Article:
To boil it down, the only reason the mortgage loans were successful for as long as they were (people did make money) was because of the increased money supply that created the forever increasing real estate values. In a free market, this would not have happened and these fraudulent loan practices would not have succeeded.

Of course the Fed didn't see it coming. They're fools. Austrians were warning about this collapse in specific detail for a decade.

"I am not sure you can put this all within a "Christian perspective" either. You would get a good scolding from the 2K advocates if you did."

Of course I will, but I prefer to be biblical rather than follow their faulty Natural Law 2K division of life ;) (and no, I'm not a reconstructionist/transformationist)
September 23, 2010 | Unregistered CommenterBrandon Adams
"Let me add that these Harvard MBA types walked away with a lot of money and the banks took the hit for buying these loan products from them and then not being able to collect the money on the bad loans from the consumers."

And under a free market, those banks would have collapsed and all those who put their trust in banks would suffer the consequences. TINSTAFL There is no such thing as a free lunch - and that includes trusting banks with your money. Allowing the free market to dish out free market consequences for bad decisions would prevent bad decisions in the future. When the government spends trillions bailing out bad decisions, it only insures more.
September 23, 2010 | Unregistered CommenterBrandon Adams

I read a couple of those trinity foundation articles and am intrigued. There may be a possibility for a Christian Economics if we are defining what this is properly. A question I have is that we cannot have exhaustive knowledge in this life and our knowledge is analogical not univocal or equivocal. We can have analogical knowledge in regards to theology and soteriology but does that analogical language translate into economic theory? In other words, we know enough analogically for God to get through to us in regards to our redemption but is it enough to produce a theory of economics? I suppose theoretically that is a possibility but the 2K advocates would certainly not agree with you. But that does not seem to bother you. Many of us had a big debate about this at Darryl Hart's old life site (Putting the TR back in Trueman and it got pretty heated- If Kim objects to the discussion here I will certainly continue the discussion at your blog site.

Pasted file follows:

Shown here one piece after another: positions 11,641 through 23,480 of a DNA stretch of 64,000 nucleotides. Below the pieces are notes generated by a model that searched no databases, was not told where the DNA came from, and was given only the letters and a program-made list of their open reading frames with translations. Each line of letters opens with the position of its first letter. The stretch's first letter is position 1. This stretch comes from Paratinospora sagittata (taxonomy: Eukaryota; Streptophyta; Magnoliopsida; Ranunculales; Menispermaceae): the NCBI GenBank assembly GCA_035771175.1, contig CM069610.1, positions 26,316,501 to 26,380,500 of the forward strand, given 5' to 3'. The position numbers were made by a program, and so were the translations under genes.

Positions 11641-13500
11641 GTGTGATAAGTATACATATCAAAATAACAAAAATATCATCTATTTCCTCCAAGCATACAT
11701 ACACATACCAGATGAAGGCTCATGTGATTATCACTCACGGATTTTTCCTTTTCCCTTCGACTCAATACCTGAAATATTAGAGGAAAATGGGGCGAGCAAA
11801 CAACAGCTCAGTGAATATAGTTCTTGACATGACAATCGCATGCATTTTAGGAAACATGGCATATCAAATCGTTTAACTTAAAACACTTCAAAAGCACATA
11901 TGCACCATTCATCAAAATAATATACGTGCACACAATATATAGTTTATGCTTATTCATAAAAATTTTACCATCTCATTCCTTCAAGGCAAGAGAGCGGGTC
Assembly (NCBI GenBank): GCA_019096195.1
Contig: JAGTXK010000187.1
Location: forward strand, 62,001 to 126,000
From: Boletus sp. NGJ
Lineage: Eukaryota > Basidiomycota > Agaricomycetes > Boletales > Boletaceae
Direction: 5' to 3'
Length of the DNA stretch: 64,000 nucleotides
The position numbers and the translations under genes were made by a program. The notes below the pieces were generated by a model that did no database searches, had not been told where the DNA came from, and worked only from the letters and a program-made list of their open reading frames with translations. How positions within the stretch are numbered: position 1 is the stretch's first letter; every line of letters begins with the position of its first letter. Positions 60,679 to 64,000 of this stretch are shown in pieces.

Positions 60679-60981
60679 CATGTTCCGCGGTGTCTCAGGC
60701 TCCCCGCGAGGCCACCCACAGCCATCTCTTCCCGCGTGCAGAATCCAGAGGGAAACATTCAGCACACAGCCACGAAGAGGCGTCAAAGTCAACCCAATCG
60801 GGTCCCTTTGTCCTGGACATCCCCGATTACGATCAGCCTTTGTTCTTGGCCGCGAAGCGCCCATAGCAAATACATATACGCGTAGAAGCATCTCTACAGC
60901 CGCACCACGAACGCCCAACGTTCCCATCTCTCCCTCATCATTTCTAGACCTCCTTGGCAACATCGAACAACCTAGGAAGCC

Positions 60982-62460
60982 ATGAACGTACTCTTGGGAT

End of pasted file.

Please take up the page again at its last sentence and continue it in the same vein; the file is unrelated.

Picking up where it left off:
September 23, 2010 | Unregistered CommenterJohn Yeazel

1) IF our knowledge is so-called analogical, that applies to all our knowledge, not just knowledge from Scripture. Therefore secular economics is just as doomed to failure, if not more so, than any biblical economics. In other words, if that is true, we shouldn't even talk about economics.

2) The theory of knowledge you are espousing is unbiblical. See Reymond's Systematic somewhere around page 90 ("God's knowledge and man's knowledge) for a great summary objection.

3) I have tried to interact with Hart:
see also:
September 23, 2010 | Unregistered CommenterBrandon Adams

I do not have access to Reymond's Systematic so that is unhelpful. If you link it for me I will certainly read it. My point about analogical knowledge was that God reveals much to us about our redemption and not so much about economic theory. God knows exhaustively, we know only what he chooses to reveal to us. God is on a different plane than us so His knowledge is different than ours. So, our knowledge and God's knowledge are not univocal. He does reveal analogical knowledge to us in His word but in our falleness we suppress this truth.